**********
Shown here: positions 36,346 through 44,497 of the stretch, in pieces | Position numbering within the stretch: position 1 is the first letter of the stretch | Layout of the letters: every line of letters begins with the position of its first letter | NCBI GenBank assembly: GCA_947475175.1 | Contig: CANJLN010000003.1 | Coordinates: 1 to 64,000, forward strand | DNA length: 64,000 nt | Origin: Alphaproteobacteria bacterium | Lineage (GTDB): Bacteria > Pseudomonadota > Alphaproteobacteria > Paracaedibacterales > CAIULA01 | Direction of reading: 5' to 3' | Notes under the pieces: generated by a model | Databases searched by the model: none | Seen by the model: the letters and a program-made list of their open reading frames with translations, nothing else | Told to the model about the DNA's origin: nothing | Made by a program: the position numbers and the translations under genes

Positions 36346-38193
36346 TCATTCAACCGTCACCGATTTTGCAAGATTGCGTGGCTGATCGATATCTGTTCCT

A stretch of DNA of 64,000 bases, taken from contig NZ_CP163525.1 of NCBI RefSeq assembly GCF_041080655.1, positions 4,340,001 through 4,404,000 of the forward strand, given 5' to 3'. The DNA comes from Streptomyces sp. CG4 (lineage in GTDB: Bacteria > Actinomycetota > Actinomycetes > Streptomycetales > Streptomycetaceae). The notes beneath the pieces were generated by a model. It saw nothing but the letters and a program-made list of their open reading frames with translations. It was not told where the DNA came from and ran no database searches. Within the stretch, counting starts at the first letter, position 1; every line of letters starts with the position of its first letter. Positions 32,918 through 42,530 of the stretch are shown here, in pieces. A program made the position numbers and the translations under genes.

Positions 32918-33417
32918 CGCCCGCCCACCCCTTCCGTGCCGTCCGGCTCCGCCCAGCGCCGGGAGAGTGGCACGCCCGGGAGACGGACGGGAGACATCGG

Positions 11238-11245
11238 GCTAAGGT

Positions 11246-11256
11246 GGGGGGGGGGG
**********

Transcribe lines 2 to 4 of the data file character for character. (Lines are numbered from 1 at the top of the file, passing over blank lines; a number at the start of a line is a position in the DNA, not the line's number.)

Positions 36346-38193
36346 TCATTCAACCGTCACCGATTTTGCAAGATTGCGTGGCTGATCGATATCTGTTCCT

A stretch of DNA of 64,000 bases, taken from contig NZ_CP163525.1 of NCBI RefSeq assembly GCF_041080655.1, positions 4,340,001 through 4,404,000 of the forward strand, given 5' to 3'. The DNA comes from Streptomyces sp. CG4 (lineage in GTDB: Bacteria > Actinomycetota > Actinomycetes > Streptomycetales > Streptomycetaceae). The notes beneath the pieces were generated by a model. It saw nothing but the letters and a program-made list of their open reading frames with translations. It was not told where the DNA came from and ran no database searches. Within the stretch, counting starts at the first letter, position 1; every line of letters starts with the position of its first letter. Positions 32,918 through 42,530 of the stretch are shown here, in pieces. A program made the position numbers and the translations under genes.